Math is fun for preschoolers, but not all activities are equally effective. The problem with some math games is that they rely on memorization and don’t actually help little ones develop number sense. Activities that allow preschoolers to explore and experience numbers at the same time encourage understanding of the concepts; and that, in turn, makes math more interesting for kids in the long run.
Math is fun for preschoolers, but not all activities are equally effective. The problem with some math games is that they rely on rote memorization and don’t actually help little ones develop number sense. Activities that allow preschoolers to explore and experience numbers at the same time encourage understanding of the concepts; and that, in turn, makes math more interesting for kids in the long run.
Some great ways to help preschoolers learn to recognize numbers include:
Number puzzles: Number puzzles provide children with an opportunity to identify numbers and then match them up with a corresponding symbol. This activity helps them understand that there’s a relationship between counting and matching a number to its symbol.
Sorting: Sorting is another activity that can be done anywhere and with anything! Kids can sort numbers, their toys by color or size, or they can sort socks as they’re folding laundry. This activity teaches preschoolers to recognize patterns as well as giving them practice identifying symbols and quantities of items being sorted.
Number-Line Hopscotch: Number-line hopscotch is a simple twist on a classic game. To play, use tape or chalk to make a number line on the floor, starting with zero and ending in 100. Then, have your child hop from number to number as they count out loud. This activity allows kids to practice counting while also learning about what comes next in the sequence of numbers.
Write out numbers with sidewalk chalk and have your child jump from one to the next.
Fill plastic eggs with objects (buttons, cheerios) and use the number on each egg to determine how many should be inside.
Use a large cardboard box to cut out a number of holes according to its number. Let your toddler explore counting by sticking her hands through each hole as she counts them out loud.
Have your child practice writing numbers using shaving cream spread across a cookie sheet or a clear shower curtain hanging over an easel.
Make a game where you hide numbers around the house and then have your child find them and put them in order from least to greatest.
Set up an egg carton filled with marbles so that each marble represents a
Counting Games: Counting is a building block for all future math concepts. Preschoolers can count anything from their shoes to the cars in a parking lot. Repetition helps preschoolers learn to recognize numbers, but using different types of objects helps them see how counting can be applied in everyday life.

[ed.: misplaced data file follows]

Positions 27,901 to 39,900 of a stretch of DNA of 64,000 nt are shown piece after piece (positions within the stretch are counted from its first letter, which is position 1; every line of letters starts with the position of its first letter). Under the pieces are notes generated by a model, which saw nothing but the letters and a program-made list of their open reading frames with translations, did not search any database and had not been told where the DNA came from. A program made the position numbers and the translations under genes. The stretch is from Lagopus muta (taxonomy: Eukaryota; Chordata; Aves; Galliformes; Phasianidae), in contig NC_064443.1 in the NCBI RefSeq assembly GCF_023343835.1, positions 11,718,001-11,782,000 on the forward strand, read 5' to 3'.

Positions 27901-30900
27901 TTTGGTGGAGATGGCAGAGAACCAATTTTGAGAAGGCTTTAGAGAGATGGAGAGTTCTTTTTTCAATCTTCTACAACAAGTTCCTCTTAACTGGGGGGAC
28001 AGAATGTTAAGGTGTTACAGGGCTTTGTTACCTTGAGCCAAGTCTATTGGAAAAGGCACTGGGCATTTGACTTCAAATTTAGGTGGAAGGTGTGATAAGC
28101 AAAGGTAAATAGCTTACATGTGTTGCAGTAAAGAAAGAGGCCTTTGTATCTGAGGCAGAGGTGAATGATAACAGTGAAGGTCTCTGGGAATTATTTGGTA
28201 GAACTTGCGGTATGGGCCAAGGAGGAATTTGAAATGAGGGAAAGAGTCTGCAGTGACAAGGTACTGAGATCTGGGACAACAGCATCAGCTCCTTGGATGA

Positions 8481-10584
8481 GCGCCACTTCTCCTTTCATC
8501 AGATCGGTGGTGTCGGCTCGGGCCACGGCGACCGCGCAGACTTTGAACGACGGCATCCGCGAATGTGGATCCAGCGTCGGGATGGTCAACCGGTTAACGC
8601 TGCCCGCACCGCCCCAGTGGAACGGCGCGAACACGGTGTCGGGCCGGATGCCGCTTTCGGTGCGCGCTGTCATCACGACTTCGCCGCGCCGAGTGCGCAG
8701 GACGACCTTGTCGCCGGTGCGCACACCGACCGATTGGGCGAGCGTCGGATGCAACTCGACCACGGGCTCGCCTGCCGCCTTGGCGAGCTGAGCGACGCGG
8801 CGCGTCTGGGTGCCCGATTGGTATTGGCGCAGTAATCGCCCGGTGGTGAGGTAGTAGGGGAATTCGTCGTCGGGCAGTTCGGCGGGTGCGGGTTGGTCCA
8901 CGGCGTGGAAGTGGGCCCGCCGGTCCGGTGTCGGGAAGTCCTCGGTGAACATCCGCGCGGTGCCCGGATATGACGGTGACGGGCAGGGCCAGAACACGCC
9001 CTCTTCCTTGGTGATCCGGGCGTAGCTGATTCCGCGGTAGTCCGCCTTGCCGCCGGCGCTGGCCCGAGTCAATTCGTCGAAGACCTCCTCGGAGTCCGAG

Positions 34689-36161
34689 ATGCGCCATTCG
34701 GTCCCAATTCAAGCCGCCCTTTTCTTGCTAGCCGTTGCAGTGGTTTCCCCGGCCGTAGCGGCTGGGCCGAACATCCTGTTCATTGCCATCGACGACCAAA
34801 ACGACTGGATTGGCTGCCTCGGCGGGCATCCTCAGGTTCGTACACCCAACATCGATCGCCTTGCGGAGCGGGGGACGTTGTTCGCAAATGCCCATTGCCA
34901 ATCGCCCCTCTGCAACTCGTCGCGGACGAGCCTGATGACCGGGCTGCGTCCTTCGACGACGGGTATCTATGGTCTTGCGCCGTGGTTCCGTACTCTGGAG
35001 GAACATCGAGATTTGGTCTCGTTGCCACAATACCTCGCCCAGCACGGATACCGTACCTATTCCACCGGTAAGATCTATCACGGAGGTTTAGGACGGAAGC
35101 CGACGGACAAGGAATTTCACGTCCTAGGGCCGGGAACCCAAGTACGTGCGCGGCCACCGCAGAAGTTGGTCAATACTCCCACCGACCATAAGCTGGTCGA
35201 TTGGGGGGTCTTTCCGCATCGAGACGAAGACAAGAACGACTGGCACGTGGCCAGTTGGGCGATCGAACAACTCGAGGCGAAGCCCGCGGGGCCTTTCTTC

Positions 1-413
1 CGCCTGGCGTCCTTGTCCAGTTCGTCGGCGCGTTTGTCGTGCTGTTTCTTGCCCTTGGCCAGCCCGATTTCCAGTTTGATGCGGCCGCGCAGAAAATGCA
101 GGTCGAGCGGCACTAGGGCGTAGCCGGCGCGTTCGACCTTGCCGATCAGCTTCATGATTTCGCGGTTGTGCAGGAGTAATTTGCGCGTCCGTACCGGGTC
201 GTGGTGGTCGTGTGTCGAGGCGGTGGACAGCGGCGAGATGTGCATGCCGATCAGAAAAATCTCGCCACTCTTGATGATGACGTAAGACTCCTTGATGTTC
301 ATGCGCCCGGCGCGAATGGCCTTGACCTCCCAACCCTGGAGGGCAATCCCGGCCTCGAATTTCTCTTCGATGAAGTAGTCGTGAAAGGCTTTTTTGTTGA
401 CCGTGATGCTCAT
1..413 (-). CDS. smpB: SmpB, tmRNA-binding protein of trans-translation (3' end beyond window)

Place Value: Place value is a concept that some kids don’t begin learning until they reach first grade. Learning at an early age gives children a strong foundation for more learning in the future. Simple games such as placing dominoes or pennies into rows of 10 can introduce preschoolers to this important concept.
Pattern Recognition: Recognizing patterns leads to understanding how numbers work together in equations and formulas. Preschoolers can create patterns with just about anything, from buttons to paper clips to plastic cups or shapes cut from construction paper. They can also use pattern blocks to create designs.
Make a number book: Let your child draw pictures of things that he can count. Help him cut them into cards. He can glue the cards onto pages and make a book showing his artwork and counting practice.
Play the telephone game with numbers: Have your child start the telephone game by saying a number to you, then you say it to another person in the family and so on, until the number has gone around in a circle. This activity builds counting skills and helps your child learn that numbers are spoken aloud in sequence.
Introduce your preschooler to Arabic numerals: this is done by spraying shaving cream onto a mirror or window pane so he can write numbers with his fingers or even paint them with a paintbrush if you want to get messy!
Practice one-to-one correspondence: you can do this by having your preschooler count out how many spoons you need for dinner, or how many plates are needed at snack time, etc.
Conclusion : Preschool math games that focus on number recognition are more effective than activities that require memorization, because they actually help little ones learn to understand the concepts. Number recognition activities include counting and place value, as well as exploring shapes and patterns.